Hundred years after its invention, the assembly line needs to be reinvented.

4.2.7

When Henry Ford’s Highland Park, MI, assembly line started moving some 100 years ago , it produced “six radically different versions of the Model T, ranging from a 2-seat coupe to a 6-seat Town Car,” wrote Wards. A century later, Ford plans to manufacture an average of four different vehicles per plant by 2017. This is celebrated as progress, and as a plan to make Ford’s “manufacturing lines more flexible than ever,” as the Detroit News gushes.

It sounds like progress when you consider that Ford currently averages about 3¼ models or model variants per assembly facility. 100 years after the invention of the assembly line, Ford’s production system has lost – statistically – about half its flexibility. Still, it is far ahead of GM and Chrysler, whose plants usually were “dedicated to building large volumes of a single model,” as Wards wrote.

When I came to the U.S. 30 years ago, I was shocked to see that most car factories were one model dinosaurs. When I left Germany in the eighties, many different models rolled off the same assembly line at Volkswagen. What’s more, even then most cars for the domestic market were built to order, assembled a la carte, according to the customer’s individual desires.

The same has been the norm in Japan for many decades. Go into a Japanese car dealership, and you notice a lack of cars, and an abundance of desks. The desks are for taking orders, the car is built to specifications and delivered a few weeks later.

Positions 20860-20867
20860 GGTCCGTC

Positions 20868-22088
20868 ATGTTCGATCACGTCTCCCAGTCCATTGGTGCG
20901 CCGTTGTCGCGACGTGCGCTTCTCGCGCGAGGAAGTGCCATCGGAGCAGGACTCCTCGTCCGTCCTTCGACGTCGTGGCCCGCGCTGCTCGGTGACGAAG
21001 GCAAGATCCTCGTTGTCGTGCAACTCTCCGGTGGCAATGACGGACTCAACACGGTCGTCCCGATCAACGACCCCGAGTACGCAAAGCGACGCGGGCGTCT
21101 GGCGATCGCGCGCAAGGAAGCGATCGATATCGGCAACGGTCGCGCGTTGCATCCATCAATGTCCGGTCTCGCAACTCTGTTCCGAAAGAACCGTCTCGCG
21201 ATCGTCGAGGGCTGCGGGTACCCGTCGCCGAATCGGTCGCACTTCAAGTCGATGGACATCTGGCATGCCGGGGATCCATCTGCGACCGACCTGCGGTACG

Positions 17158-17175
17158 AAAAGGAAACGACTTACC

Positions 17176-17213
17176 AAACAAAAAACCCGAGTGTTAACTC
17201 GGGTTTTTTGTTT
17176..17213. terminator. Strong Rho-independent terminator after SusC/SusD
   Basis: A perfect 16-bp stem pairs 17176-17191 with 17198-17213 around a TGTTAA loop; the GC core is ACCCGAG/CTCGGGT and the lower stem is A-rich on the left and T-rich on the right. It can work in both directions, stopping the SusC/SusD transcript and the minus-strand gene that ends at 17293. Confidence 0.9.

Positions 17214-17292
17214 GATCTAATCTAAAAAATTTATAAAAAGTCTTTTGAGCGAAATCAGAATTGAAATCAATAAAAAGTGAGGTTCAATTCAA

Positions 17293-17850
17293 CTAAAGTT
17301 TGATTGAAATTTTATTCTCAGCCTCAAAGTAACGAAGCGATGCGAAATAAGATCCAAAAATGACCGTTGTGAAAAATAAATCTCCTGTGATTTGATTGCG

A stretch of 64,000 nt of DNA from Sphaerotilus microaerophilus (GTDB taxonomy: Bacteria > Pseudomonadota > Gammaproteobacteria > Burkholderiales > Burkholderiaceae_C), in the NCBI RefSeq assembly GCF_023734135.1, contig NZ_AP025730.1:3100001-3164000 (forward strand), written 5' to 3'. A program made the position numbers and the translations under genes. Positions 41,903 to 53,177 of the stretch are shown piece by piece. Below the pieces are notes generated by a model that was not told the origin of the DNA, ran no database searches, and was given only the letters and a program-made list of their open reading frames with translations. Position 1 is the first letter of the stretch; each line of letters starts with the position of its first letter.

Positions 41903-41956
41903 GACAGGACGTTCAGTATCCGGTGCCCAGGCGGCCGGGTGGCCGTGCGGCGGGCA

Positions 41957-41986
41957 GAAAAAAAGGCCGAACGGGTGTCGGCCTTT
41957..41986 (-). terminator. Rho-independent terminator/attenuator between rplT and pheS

Meanwhile in America, Wards says:

“Output was controlled by adjusting line rates or altering downtime and overtime hours, and excess inventory was reduced by routine incentive spending that moved less desirable vehicles through the dealerships. What was lost on the margins was made up in volume.”

Today, the differences between European, Asian and U.S. manufacturing methods are even greater. EU and Asian OEMs have invested heavily into kit architectures that make development cheaper and faster and manufacturing even more flexible. The U.S. auto industry is far behind in this regard. What’s less, the Detroit Three closed 25 plants between 2005 and 2010, and opened only 4 new ones, reducing capacity by 3.5 million units. The surging auto market strains the limited capacity. “General Motors Co., Ford Motor Co. and Chrysler Group LLC are hesitant to spend big on new domestic plants,” says The Nikkei. Instead, they focus on maximizing output by adding shifts and tweaking production processes. This is where they really could use the flexible production systems which their European and Asia peers had for decades